Take This Man explores friendship, love, family, immigration, and marriage. Originally written in French by Alice Zeniter, the novel focuses on the relationship between a French girl, Alice, (whose father is from Algeria) and her best friend, Mad, who is from Mali but grew up in France. He asks her to marry him to avoid deportation. They have known each other for over a decade and although she is nervous, she says yes because she cannot imagine her life without him. Starting with Mad’s proposal to Alice and then moving backwards, Zeniter delves into Alice’s past and her childhood friendship with Mad.
Alice’s father and mother worked hard so that she will have a normal life; they want her to live without any associations to racism, in short, total integration and acceptance. Alice, however, wants and strives to be a minority who understands things from an ethnic point of view and in some respects what she considers disadvantaged (as a youth). Her white friends are jealous of her ethnicity and believe she has street cred based on her Algerian roots. As she grows older she realizes that her life isn’t that difficult and she outgrows her desire to be an outsider. As a young adult she goes on vacation with another girlfriend and Mad; they are attacked by racist teens and so the three friends flee. At this point Alice realizes what it is her parents tried to protect her from.
Alice first understands that she is different from others based on the shape of her lips and her skin color. She takes pride in calling her sister a racial slur she heard on the playground until her parents chastise her and clarify the slur’s meaning. She explains what it is like living in an era of enlightenment as a biracial person and why she must marry her best friend so he can stay in the country. She wants to help him and take a stand against the strict immigration laws in France. The best friends share their secret with two other friends and Alice’s parents. The friends support them but Alice’s parents are divided because they fear all the work they did to avoid persecution will wasted if the government discovers the fraudulent marriage.
The biracial question raised in this book is familiar to me. Alice wants to look more like her father, who has darker skin. My Spanish American mother has much darker skin than my white father. When I was a child, people used to ask her if she was my nanny or if I was adopted which hurt her feelings and made me want to look like her. She’s 70 now, so she grew up in a completely different society, one where public school teachers and students were openly racist. She started picking fruit when she was 14; her family moved when there were better work opportunities. Her family lived in a migrant workers’ shack. After high school she went to key punching school; her parents borrowed money for the classes. She was independent when she was 18. I was sent to private schools; I baby-sat for money to go to the movies, concerts, and buy music. College was the only option as my mother insisted I receive the best education they could afford (no public schools for me as she had such horrible experiences). They paid for graduate school too. I never had to struggle with the race issue because of my light skin color but also because times have changed. The only thing she ever wanted was for me to belong and be accepted. She intentionally did not teach me Spanish because she feared it might affect the way I spoke English. She did everything Alice’s parents did to protect and cocoon me in safety.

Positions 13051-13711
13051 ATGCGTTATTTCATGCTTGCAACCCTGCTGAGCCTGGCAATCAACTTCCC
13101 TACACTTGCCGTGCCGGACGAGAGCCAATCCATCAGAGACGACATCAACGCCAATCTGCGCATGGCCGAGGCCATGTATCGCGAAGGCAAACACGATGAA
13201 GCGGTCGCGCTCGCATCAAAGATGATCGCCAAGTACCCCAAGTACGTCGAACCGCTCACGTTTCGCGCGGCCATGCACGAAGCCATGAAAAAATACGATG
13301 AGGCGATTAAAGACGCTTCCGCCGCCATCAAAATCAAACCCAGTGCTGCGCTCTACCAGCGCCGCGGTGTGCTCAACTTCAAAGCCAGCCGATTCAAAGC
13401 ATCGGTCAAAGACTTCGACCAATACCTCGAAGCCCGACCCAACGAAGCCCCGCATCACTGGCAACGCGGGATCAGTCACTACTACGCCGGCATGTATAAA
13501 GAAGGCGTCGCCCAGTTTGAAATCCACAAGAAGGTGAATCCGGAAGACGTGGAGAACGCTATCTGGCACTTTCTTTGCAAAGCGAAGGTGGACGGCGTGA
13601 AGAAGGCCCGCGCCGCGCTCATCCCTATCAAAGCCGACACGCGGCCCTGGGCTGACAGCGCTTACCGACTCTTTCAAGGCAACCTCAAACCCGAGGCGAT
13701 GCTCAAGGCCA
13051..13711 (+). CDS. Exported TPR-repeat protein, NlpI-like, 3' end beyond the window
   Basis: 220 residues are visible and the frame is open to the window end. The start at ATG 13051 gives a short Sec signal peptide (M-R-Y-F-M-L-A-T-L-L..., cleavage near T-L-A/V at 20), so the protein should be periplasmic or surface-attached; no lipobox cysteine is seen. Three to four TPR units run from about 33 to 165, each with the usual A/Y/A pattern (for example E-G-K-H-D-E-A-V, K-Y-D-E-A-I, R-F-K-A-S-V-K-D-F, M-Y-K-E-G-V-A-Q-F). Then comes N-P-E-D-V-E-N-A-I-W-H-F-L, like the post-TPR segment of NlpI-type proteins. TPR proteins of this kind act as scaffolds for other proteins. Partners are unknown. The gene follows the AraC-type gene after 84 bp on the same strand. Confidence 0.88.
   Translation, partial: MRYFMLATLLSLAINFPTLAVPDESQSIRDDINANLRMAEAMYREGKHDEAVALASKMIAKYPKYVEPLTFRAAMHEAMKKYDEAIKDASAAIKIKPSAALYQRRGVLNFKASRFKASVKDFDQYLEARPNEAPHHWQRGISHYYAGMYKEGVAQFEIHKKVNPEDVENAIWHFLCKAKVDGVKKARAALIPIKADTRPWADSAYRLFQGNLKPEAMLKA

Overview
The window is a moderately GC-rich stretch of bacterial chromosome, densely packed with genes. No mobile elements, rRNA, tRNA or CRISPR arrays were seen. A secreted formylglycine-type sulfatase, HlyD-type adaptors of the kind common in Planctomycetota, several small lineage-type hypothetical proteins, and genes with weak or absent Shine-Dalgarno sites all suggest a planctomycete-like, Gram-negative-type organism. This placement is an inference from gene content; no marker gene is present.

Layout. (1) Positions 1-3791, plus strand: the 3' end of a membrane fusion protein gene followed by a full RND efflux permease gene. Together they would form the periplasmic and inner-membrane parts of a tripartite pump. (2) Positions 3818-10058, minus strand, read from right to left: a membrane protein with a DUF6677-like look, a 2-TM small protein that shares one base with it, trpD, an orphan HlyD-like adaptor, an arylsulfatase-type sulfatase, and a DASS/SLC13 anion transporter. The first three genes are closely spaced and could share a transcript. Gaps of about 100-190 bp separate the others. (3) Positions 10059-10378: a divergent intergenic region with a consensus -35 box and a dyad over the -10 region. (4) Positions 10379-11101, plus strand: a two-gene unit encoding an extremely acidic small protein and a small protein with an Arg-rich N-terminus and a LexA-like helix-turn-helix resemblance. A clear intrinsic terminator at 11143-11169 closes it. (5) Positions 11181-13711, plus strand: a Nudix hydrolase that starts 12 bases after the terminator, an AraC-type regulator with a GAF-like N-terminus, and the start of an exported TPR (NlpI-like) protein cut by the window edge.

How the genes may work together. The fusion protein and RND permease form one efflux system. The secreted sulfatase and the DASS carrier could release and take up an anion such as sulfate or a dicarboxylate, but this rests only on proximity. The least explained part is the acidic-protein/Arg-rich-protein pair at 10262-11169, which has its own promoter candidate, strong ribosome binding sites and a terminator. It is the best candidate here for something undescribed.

Wanting to give your child more than you had is not a new desire; it’s an old, noble way of parenting. Take This Man is about a bi-racial family and the struggle of immigrants. It never once feels preachy or educational; there’s a real story with genuine characters working together to save one another. It explores the childhood obsession with “the other” and the adult reality of racism both social and bureaucratic. This is also about friendship and the stressful situations one friend will enter to save another.